My church has gone through a series of tragedies lately. As of last Thursday, we’ve hosted six separate memorial services for different people in our community, all of whom were dearly loved, most all of whom died before their time. In response, we’ve decided to postpone our planned service programming and simply meet Together for three Sundays and pray, worship, and love one another. Our worship will be unplugged and in-the-round, and we will have a lot of opportunities to touch one another, physically, emotionally, and spiritually.
In the midst of this, I am reminded that God is the God of our sorrow as well as the God of our joy. The Bible models a lot of worship that is cast in sorrow, including many of the Psalms, the book of Lamentations, and other passages. We also know that Jesus was a man of sorrows (Isaiah 53), well acquainted with grief Himself. And so, in order to properly reflect the condition of our souls before God, we will worship in the shadow of longing, sadness, neediness, and ultimately, our certain hope.
I was reflecting upon this succession of memorial services, and I was so profoundly moved by the testimonies of those who grieved our losses. Our dear friends who have passed lived lives fully immersed in God’s grace, loving and caring for those around them. In their own ways, they each made a marked and eternal difference in the lives of many people. It was inspiring, as well as humbling, as I heard testimony after testimony, funeral after funeral, of those who shared the stories of God in the midst of it all. My only regret the departed couldn’t hear these testimonies with us.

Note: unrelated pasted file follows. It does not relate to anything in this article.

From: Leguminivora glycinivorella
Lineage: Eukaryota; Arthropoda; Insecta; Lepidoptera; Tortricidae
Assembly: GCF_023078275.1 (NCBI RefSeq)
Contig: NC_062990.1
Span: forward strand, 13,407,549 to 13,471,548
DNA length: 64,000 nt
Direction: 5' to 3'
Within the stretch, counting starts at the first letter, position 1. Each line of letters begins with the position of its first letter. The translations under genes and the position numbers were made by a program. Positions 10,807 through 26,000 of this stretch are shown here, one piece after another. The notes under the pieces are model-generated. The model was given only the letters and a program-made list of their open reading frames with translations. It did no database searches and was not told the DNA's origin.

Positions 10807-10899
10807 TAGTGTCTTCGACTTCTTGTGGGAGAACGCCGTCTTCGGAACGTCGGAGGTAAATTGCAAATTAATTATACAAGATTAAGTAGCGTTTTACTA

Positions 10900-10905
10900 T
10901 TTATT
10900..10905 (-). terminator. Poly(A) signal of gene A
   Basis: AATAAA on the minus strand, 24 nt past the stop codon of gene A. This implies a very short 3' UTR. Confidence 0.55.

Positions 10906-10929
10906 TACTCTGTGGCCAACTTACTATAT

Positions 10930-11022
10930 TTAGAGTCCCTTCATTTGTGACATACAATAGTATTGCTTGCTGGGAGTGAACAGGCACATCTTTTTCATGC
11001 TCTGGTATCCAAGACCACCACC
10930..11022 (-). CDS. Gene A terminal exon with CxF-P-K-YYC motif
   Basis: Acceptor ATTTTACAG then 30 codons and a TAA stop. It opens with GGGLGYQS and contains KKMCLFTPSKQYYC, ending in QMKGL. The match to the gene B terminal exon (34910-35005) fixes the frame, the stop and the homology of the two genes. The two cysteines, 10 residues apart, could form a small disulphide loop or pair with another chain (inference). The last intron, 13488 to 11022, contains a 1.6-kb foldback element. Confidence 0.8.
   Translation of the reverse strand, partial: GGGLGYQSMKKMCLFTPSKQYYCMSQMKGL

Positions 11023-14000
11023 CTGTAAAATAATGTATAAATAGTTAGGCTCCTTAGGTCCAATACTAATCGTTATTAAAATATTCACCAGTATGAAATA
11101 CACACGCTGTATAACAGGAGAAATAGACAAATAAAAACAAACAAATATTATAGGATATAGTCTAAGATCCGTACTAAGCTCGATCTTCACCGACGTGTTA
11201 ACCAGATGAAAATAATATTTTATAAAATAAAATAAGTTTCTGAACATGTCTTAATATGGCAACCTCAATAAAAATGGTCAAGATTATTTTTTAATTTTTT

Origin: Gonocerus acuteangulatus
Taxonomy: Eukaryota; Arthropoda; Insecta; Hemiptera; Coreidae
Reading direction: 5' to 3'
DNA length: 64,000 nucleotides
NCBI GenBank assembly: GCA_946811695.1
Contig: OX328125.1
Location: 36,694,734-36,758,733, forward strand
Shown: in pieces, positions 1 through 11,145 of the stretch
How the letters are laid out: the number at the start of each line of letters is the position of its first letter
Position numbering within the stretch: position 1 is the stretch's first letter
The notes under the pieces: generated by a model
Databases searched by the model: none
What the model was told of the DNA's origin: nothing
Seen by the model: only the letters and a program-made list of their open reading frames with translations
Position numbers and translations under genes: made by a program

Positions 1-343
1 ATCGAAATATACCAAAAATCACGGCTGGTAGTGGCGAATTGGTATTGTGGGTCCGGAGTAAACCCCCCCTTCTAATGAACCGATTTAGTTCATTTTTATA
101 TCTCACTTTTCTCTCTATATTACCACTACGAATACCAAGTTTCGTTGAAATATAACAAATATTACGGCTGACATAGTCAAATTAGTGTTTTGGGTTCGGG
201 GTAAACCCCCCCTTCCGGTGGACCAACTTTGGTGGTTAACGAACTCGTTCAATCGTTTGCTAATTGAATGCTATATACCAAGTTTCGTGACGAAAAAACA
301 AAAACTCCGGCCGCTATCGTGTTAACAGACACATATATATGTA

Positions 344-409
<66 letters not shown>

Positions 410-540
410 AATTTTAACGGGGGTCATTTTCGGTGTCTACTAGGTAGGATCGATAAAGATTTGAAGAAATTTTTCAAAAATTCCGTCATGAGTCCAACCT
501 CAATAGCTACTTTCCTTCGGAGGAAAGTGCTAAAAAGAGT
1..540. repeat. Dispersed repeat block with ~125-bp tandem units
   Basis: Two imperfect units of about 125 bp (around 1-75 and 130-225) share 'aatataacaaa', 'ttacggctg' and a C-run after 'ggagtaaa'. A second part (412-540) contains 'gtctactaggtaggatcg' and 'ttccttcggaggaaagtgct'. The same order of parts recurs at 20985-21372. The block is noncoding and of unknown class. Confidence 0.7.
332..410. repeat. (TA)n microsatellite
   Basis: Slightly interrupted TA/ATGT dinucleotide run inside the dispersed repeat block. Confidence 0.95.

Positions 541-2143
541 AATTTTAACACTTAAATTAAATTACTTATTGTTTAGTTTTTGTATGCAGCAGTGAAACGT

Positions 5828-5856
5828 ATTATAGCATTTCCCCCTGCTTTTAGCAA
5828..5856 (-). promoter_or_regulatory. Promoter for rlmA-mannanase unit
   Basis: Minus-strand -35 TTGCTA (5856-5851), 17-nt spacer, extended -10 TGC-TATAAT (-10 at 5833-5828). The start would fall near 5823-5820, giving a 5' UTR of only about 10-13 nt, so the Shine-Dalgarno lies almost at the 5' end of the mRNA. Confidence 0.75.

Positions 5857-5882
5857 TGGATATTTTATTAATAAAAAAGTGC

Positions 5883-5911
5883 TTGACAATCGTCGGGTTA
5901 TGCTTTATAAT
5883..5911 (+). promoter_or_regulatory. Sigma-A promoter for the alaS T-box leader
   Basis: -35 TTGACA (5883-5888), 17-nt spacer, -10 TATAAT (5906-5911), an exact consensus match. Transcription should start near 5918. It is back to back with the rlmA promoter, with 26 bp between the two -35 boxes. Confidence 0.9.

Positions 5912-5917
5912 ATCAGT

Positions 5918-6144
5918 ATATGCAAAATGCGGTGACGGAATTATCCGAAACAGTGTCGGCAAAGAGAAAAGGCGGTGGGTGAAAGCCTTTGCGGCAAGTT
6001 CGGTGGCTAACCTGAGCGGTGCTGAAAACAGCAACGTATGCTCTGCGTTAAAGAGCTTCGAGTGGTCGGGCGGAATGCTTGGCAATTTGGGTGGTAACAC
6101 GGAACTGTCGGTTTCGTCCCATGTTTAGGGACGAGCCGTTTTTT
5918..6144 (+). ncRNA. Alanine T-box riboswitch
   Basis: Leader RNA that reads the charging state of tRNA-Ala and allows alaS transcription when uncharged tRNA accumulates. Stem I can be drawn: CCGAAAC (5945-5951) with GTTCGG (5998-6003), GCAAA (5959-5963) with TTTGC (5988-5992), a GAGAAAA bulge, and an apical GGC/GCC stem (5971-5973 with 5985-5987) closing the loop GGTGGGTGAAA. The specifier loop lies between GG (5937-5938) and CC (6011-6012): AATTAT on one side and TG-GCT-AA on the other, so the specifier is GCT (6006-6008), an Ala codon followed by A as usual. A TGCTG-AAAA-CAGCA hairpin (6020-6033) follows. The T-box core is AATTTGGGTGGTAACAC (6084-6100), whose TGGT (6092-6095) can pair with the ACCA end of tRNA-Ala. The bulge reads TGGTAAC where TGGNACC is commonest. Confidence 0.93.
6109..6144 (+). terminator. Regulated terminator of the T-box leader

In response, a friend of mine shared a story of an older man he knows. This gentleman, also well acquainted with grief, was known for being complimentary to everyone, encouraging and speaking truth to all around him. When asked about why he was so supportive and cheery, he explained that he had laid down roses on the coffins of many friends over the years. And he realized that he wanted to spend the rest of his life laying roses on the people who were still living.
I’ve found myself thanking people a lot more lately. I’m making room in the cracks of my life to voice my appreciation to others. I’m being more purposeful in speaking words of encouragement. And I’m also taking the time to just stop and be thankful to God for my friends.
Laying roses. Sounds like a good way to live.